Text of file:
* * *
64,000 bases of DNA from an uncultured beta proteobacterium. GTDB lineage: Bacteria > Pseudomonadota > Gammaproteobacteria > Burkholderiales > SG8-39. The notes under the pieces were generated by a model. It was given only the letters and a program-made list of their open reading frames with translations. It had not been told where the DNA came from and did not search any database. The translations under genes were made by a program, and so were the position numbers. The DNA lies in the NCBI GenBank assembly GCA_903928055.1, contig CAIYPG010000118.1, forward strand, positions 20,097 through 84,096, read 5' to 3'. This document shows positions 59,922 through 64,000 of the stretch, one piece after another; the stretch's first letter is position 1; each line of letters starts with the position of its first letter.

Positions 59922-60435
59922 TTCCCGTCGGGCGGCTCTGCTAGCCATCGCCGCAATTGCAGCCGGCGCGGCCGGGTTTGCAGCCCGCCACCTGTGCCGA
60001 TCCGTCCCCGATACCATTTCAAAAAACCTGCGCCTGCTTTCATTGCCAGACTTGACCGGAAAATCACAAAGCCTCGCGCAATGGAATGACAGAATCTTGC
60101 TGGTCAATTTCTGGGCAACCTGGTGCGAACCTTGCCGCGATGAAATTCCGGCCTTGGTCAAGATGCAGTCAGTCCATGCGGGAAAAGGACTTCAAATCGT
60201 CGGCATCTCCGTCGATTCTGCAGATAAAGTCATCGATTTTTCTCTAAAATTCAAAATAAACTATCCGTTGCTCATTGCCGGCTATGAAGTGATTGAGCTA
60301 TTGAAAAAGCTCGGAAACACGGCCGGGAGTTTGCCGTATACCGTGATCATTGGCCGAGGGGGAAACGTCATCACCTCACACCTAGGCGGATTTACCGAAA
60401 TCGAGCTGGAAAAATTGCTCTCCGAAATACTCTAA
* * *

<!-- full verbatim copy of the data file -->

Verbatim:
64,000 bases of DNA from an uncultured beta proteobacterium. GTDB lineage: Bacteria > Pseudomonadota > Gammaproteobacteria > Burkholderiales > SG8-39. The notes under the pieces were generated by a model. It was given only the letters and a program-made list of their open reading frames with translations. It had not been told where the DNA came from and did not search any database. The translations under genes were made by a program, and so were the position numbers. The DNA lies in the NCBI GenBank assembly GCA_903928055.1, contig CAIYPG010000118.1, forward strand, positions 20,097 through 84,096, read 5' to 3'. This document shows positions 59,922 through 64,000 of the stretch, one piece after another; the stretch's first letter is position 1; each line of letters starts with the position of its first letter.

Positions 59922-60435
59922 TTCCCGTCGGGCGGCTCTGCTAGCCATCGCCGCAATTGCAGCCGGCGCGGCCGGGTTTGCAGCCCGCCACCTGTGCCGA
60001 TCCGTCCCCGATACCATTTCAAAAAACCTGCGCCTGCTTTCATTGCCAGACTTGACCGGAAAATCACAAAGCCTCGCGCAATGGAATGACAGAATCTTGC
60101 TGGTCAATTTCTGGGCAACCTGGTGCGAACCTTGCCGCGATGAAATTCCGGCCTTGGTCAAGATGCAGTCAGTCCATGCGGGAAAAGGACTTCAAATCGT
60201 CGGCATCTCCGTCGATTCTGCAGATAAAGTCATCGATTTTTCTCTAAAATTCAAAATAAACTATCCGTTGCTCATTGCCGGCTATGAAGTGATTGAGCTA
60301 TTGAAAAAGCTCGGAAACACGGCCGGGAGTTTGCCGTATACCGTGATCATTGGCCGAGGGGGAAACGTCATCACCTCACACCTAGGCGGATTTACCGAAA
60401 TCGAGCTGGAAAAATTGCTCTCCGAAATACTCTAA